When I first met Opus I knew immediately that he could be socialized in a matter of a day. I knew this because he was simply over excited and anxious and I could see that he was not properly being walked.

Opus had two main problems. He had leash aggression, he would lunge and bark while on leash at other dogs. (By the way, leash aggression is always caused by humans, whether its conscious or unconscious.) Next, he was never able to be socialized with other dogs because he wasn’t trusted by the humans. This is a very common problem and sad because they are isolated from other dogs and they become liability. (BTW, Liability is a human problem not a dog problem!)

There are three things that I always use when working with dogs. The first is the relationship. I take control of the situation by acting calmly and confidently to build up their trust and respect with me. Second, I work on leash communication, I make sure I’m relaxed and the leash is relaxed. The third is acknowledging the dogs state of mind and making sure they are always calm and collected. Once I accomplish these three things and  the dog and I are confident I introduce the dog to other dogs and walked them together. This is exactly what I did with Opus.

Within minutes Opus trusted me, almost as if I acted as a bridge to allow him to trust other dogs.The first time is always the trickiest and the most difficult. You need to have good skills, energy, control and very good timing. After the first time, it´s much easier for the dog to do it the second time. At this point I brought Cathy into the equation and guided her through the process.

Within one session Cathy was walking Opus with other dogs. Almost immediately she was able to take Opus to the off leash dog run in Prospect Park and with some practice and consistency the leash aggression started to fade out slowly but surely.

The one thing to learn in dog training is that if you want to change your dog´s behavior, you need to start to change your own behavior first.

Thank you for joining me for Cathy and Opus´story.

8 Things You MUST Know For Puppy Training

8 Things You MUST Know For Puppy Training

1.  Difference between training and behavior. Knowing when and how to use this two different approaches is key in order to create and to maintain a harmonious relationship with your puppy. Applying this two concepts correctly will allow you to teach your puppy what he/she can do and what he/she can´t do.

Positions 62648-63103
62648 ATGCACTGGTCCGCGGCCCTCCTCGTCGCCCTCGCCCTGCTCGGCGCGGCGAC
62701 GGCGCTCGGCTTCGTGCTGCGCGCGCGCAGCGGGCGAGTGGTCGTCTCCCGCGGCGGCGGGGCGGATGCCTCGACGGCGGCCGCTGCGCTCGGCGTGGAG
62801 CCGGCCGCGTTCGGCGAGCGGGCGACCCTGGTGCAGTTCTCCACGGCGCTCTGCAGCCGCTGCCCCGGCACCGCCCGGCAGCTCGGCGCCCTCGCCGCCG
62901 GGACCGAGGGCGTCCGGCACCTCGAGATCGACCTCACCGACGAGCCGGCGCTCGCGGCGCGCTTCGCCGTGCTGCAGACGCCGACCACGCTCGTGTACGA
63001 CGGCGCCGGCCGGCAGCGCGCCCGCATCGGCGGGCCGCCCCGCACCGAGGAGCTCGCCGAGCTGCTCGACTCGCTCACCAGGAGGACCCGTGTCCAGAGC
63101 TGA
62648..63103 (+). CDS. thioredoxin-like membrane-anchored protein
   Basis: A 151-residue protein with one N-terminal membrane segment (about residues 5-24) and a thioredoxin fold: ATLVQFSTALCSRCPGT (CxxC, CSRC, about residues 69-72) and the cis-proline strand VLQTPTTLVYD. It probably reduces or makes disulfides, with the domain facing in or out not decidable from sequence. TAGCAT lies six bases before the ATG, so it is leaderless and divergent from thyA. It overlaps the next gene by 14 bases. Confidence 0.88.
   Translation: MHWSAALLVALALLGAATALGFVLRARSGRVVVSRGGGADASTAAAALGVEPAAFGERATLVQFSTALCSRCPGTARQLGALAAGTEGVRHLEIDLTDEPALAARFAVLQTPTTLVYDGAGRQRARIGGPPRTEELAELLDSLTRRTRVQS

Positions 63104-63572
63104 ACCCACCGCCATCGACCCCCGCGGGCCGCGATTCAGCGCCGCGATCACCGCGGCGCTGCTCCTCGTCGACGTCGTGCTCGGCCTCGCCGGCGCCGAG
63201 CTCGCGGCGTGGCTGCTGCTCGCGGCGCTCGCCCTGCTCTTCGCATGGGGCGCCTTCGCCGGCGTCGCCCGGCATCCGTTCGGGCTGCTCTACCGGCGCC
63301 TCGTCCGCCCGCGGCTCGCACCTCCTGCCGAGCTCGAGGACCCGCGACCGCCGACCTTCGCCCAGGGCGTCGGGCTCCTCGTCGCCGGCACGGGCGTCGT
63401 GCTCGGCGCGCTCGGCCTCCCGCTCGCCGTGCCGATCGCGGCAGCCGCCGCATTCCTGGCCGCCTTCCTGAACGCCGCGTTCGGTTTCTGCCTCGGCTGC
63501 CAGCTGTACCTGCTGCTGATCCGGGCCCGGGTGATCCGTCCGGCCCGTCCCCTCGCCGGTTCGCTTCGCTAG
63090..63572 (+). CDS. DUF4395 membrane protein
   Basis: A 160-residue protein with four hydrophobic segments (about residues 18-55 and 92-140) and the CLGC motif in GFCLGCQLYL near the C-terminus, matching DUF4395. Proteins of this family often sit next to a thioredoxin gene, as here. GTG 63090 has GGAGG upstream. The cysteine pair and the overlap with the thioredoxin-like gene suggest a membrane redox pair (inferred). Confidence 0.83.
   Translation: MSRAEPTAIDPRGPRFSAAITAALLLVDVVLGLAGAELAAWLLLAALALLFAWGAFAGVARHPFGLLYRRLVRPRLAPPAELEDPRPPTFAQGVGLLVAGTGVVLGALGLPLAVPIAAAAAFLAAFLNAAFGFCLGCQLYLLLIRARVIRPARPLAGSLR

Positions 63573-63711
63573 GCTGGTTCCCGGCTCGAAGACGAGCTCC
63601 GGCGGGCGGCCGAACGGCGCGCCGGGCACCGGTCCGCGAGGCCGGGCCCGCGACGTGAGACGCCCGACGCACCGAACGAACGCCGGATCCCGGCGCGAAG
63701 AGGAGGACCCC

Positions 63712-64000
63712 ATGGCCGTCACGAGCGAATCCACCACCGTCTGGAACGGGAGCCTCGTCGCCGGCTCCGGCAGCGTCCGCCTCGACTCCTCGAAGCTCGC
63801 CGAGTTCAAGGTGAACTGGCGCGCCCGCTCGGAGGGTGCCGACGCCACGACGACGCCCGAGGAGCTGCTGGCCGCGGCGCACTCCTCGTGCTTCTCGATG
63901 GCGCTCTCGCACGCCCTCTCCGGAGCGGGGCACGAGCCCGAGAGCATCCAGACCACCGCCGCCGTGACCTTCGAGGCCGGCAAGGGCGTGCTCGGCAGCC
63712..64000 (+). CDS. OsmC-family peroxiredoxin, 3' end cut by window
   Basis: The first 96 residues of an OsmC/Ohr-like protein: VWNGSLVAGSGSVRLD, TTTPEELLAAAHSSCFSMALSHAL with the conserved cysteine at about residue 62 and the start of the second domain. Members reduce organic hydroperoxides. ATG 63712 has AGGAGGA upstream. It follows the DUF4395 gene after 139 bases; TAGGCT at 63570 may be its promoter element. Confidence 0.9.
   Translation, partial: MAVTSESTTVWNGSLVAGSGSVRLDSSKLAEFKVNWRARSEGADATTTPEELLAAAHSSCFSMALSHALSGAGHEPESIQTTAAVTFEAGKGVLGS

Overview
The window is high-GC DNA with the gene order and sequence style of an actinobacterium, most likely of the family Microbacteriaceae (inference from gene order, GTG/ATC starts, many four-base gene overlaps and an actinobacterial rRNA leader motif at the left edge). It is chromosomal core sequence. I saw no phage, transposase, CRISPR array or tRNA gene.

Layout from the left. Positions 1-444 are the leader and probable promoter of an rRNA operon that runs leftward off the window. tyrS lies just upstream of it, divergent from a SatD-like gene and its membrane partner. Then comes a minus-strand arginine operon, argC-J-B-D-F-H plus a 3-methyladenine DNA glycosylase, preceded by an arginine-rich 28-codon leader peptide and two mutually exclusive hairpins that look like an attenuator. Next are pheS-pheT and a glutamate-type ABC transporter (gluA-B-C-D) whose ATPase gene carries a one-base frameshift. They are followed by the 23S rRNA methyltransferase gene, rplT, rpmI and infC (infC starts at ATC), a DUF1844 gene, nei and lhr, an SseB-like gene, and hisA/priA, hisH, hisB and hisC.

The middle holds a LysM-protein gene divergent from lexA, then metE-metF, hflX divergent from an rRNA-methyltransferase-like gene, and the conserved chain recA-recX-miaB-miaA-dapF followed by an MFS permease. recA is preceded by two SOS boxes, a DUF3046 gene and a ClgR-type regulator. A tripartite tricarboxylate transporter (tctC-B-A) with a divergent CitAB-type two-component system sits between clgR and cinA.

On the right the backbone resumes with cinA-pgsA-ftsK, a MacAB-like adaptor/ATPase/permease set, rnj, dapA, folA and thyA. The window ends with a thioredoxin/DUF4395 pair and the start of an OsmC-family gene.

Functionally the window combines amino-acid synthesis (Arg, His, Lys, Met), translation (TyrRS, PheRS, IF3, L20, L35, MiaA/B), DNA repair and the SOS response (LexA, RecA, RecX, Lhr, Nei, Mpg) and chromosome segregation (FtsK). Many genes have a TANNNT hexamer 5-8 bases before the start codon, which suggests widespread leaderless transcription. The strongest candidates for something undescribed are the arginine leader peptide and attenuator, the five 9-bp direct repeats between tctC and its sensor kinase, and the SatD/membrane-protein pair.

2. Socialization 

a. Socializing with people Your puppy needs to meet as many people as possible and get used and confortable with all kinds of humans: men, women and children in different environments:.

b. Socializing with other dogs. Your puppy is been removed from his littermates. Playing with other puppies is simply natural to them. They exercise, learn social skills, boundaries, bite inhibition and a whole lot of other things that we don’t even know. Make sure you provide that puppy playtime.

Your puppy is been removed from his/her mother. Getting structure and guidance from the  mother and from adult dogs is very important to learn social cues and boundaries in a very natural way. This also makes you his/her new parent. Good parenting simply does not exist without boundaries, structure and play time.

3. Teach your puppy to be left alone. Dogs are social animals by nature, so it’s not natural for them to be alone. We need to teach them to be left alone if not they can develop separation anxiety. Separation anxiety can turn to be a very serious problem. It can result in non stop barking /whining, destructive behavior and even peeing.

4. House training:  House training relies on mastering this 3 simple concepts:

  1. Timing. Your ability to predict when your puppy needs to eliminate
  2. Supervision. The puppy is either going to be in his crate, in a confined area, under constant supervision or out side.

       3. Rewards. Every time your pup eliminates in an appropriate area reward

5. Long term confinement area (Penn) and short term confinement area (Crate).

Using a confinement area wether is a penn or crate will teach your puppy to want to chew on appropriate toys, enjoy it’s own company and will prepare him/her for those times when he/she will be left alone.

6. Biting or mouthing.  Biting and mouthing is completely normal behavior in a puppy. Knowing when to ignore, when to address and how to teach them bite inhibition is vital in order to prevent future problems.

7. Feeding.  Food aggression is something that you can easily prevent if you do the right things from the beginning. Teaching your puppy how to eat in a calm sate of mind and getting use to your presence and  hands will prevent future problems

8. Leash. How you present a leash to a puppy for the first few times is going to make a lasting impact on your puppy. Creating a good and calm association with the leash will prevent biting, pulling and fighting against it. 

© Gabriel Riesco, NYC 2017. Revised in 2022

Do you talk to your Dog?

Do you talk to your Dog?

 I do. Actually I do it quite a lot. I love doing it because I know that Ralphie is never gonna argue with me. He is the best listener! His answer is always a cute face with that look saying: ¨I know, I get it.¨ It´s amazing how much this little he can take on. It just doesn’t affect him. 

The best part is that he doesn’t judge me. He doesn’t give me any bad advice or tells me what to do or how to do it. He just sits there and do nothing.